More CGI programming.... Back to CGI programming... Now that we know how to use conditional...

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Transcript of More CGI programming.... Back to CGI programming... Now that we know how to use conditional...

  • Slide 1
  • More CGI programming...
  • Slide 2
  • Back to CGI programming... Now that we know how to use conditional expressions, we can write a CGI program that determines whether the environment variables set by the HTTP server demon include one of interest
  • Slide 3
  • CGI program which checks for a particular env var #!/usr/local/bin/perl print May, Bob=>Ann, Tim=>Una); delete( $mothers{Bob} ) Can programmer-defined subroutines take arguments? Yes, although the way in which they handle arguments is a little different from what you are used to">
  • Passing Arguments to subroutines The subroutines which we have defined so far have not taken any arguments Pre-defined Perl subroutines can take arguments, as in this program fragment: %mothers = (Tom=>May, Bob=>Ann, Tim=>Una); delete( $mothers{Bob} ) Can programmer-defined subroutines take arguments? Yes, although the way in which they handle arguments is a little different from what you are used to
  • Slide 13
  • Passing Arguments to subroutines (contd.) Suppose we want a subroutine called greetPerson which takes one argument, a string, and prints a message greeting the person whose name is the string An example call might be greetPerson(Eamonn de Valera) which should produce the output Hello, Eamonn de Valera The following program fragment should produce the same output: my $person = Eamonn de Valera; greetPerson($person) How would we define such a subroutine?
  • Slide 14
  • Passing Arguments to subroutines (contd.) Your first instinct might be to write something like this: sub greetPerson($formalArgument) { print Hello, $formalArgument } but that would be WRONG A subroutine in Perl must access its actual argument(s) through a special array variable called @_ Since our subroutine takes only one argument, this would be in the first element of @_, so our definition would be: sub greetPerson { print Hello, $_[0] }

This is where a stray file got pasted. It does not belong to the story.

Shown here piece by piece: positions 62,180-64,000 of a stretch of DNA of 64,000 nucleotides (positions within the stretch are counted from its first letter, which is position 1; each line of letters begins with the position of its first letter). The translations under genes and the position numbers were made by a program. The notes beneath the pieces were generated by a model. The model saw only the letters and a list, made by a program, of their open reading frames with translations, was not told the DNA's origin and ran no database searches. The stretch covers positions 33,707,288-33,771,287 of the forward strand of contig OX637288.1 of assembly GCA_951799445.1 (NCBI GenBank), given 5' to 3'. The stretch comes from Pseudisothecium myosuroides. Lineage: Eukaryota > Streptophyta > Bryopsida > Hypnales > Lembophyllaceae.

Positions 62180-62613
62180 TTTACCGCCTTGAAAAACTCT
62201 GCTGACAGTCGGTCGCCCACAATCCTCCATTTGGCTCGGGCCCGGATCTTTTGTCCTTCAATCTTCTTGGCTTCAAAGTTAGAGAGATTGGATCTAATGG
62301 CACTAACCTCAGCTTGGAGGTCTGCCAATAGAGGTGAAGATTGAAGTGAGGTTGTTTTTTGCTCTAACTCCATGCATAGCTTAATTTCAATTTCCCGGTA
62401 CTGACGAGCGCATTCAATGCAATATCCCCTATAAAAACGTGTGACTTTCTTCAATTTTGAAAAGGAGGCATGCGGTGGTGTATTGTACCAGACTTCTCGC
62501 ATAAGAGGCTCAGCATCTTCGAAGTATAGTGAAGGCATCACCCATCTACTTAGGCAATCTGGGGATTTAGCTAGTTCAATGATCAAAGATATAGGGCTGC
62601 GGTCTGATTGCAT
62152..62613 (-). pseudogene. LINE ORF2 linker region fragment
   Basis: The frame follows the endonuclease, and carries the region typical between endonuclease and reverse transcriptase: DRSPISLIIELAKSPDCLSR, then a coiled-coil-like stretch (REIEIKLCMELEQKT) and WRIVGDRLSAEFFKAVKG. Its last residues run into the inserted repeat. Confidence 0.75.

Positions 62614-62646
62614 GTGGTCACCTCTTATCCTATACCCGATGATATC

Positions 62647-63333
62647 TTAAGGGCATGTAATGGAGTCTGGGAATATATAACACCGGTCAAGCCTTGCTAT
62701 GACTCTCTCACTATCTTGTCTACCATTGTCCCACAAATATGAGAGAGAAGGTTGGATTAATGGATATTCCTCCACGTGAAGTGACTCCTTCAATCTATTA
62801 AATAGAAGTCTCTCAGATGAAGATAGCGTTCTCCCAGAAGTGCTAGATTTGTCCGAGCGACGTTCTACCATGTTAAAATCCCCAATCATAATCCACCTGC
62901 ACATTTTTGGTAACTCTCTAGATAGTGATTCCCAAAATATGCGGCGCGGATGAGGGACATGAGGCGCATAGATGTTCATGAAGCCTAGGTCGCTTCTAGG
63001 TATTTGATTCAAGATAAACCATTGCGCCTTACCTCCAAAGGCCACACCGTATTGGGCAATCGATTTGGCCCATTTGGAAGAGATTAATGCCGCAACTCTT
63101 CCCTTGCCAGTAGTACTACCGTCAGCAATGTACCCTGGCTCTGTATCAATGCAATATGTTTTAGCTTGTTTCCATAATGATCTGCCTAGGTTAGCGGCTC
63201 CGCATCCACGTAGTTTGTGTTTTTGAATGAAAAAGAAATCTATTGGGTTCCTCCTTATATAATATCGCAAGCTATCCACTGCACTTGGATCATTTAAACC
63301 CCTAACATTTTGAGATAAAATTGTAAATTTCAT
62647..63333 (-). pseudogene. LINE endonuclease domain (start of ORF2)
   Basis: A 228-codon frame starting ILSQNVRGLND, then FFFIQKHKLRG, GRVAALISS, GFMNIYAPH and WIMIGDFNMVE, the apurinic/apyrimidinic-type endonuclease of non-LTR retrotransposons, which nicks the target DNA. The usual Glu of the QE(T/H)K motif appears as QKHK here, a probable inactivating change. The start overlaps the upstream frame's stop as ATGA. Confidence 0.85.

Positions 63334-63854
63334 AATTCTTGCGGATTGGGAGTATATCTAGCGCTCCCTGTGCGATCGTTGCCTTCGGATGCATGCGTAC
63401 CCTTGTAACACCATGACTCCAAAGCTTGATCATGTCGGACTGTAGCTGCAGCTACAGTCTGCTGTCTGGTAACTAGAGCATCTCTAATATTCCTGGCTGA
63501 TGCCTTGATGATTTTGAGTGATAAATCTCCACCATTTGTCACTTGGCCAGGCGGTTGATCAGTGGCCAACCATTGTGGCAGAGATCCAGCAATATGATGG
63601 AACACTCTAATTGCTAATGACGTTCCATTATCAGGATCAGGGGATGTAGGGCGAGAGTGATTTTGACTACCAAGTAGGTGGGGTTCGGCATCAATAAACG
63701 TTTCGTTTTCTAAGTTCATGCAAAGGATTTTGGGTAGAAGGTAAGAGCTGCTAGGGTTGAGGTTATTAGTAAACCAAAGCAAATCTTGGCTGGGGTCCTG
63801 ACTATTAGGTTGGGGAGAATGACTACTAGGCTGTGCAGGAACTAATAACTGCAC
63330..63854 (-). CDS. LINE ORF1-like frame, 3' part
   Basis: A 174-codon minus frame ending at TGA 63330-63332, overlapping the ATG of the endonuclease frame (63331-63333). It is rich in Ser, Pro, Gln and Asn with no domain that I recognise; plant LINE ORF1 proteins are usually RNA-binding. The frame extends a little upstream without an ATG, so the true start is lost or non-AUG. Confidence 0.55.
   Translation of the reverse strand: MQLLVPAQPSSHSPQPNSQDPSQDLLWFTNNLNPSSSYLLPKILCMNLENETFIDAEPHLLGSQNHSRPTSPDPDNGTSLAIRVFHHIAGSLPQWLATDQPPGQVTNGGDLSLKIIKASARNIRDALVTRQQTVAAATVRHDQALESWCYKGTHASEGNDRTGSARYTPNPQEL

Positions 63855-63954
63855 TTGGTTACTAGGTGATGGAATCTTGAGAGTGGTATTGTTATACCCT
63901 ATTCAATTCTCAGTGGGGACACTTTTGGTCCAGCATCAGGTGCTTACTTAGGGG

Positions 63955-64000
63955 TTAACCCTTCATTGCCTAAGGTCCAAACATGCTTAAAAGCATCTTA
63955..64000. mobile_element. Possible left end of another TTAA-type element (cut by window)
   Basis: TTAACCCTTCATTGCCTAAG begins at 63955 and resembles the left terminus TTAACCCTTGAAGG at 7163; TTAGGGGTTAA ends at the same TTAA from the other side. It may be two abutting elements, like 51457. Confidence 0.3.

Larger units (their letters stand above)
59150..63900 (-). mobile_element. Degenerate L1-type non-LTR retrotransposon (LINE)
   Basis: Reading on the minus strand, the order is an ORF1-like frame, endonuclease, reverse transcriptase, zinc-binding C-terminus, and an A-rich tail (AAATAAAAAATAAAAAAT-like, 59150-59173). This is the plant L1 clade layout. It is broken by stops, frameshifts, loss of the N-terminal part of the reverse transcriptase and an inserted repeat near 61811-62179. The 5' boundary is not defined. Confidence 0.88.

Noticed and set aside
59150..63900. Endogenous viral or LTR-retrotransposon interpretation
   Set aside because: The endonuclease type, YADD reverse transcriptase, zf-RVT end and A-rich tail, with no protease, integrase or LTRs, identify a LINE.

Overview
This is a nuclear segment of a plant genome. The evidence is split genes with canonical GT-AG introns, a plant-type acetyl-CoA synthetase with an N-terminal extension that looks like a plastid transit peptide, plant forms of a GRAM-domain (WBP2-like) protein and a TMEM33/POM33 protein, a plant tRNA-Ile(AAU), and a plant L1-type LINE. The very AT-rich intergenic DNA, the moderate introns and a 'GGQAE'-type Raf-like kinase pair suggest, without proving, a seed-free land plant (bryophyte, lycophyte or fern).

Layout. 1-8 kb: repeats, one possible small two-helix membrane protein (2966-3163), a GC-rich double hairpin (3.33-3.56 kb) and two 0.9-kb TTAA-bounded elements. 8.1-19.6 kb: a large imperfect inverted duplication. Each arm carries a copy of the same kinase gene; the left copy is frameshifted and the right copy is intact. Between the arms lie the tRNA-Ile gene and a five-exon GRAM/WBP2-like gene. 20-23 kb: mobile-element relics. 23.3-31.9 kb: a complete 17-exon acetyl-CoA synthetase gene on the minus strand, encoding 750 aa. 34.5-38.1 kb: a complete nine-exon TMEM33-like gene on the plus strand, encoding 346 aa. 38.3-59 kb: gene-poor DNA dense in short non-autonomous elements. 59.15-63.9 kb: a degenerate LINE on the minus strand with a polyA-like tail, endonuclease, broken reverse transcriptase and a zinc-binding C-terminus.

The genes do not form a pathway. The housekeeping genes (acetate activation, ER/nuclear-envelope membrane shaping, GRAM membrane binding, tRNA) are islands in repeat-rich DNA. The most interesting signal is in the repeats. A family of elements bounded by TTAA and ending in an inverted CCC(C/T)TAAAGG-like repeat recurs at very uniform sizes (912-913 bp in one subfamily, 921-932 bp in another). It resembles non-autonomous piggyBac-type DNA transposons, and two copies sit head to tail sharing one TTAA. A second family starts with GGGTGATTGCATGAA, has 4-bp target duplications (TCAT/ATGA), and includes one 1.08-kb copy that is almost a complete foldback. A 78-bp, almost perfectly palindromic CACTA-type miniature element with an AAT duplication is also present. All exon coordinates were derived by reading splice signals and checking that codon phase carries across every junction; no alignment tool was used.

• Slide 15
  • Passing Arguments to subroutines (contd.) Suppose we want a subroutine called greetTwoPeople which takes two string arguments and prints a message greeting the people whose names are the strings An example call might be greetTwoPeople(Eamonn, Michael) which should produce the output Hello, Eamonn and Michael Since our subroutine takes two arguments, these would be in the first two elements of @_, so our definition would be: sub greetTwoPeople {print Hello, $_[0] and $_[1]}
  • Slide 16
  • Passing Arguments to subroutines (contd.) Suppose we want a subroutine called greetMember which takes two arguments an array of strings an integer pointing to one member of this array and prints a message greeting the person whose name in the indicated string An example use is: @club = (Eamonn, Michael, Harry); greetMember(2, @club) which should produce the output Hello, Michael This introduces a further complication...
  • Slide 17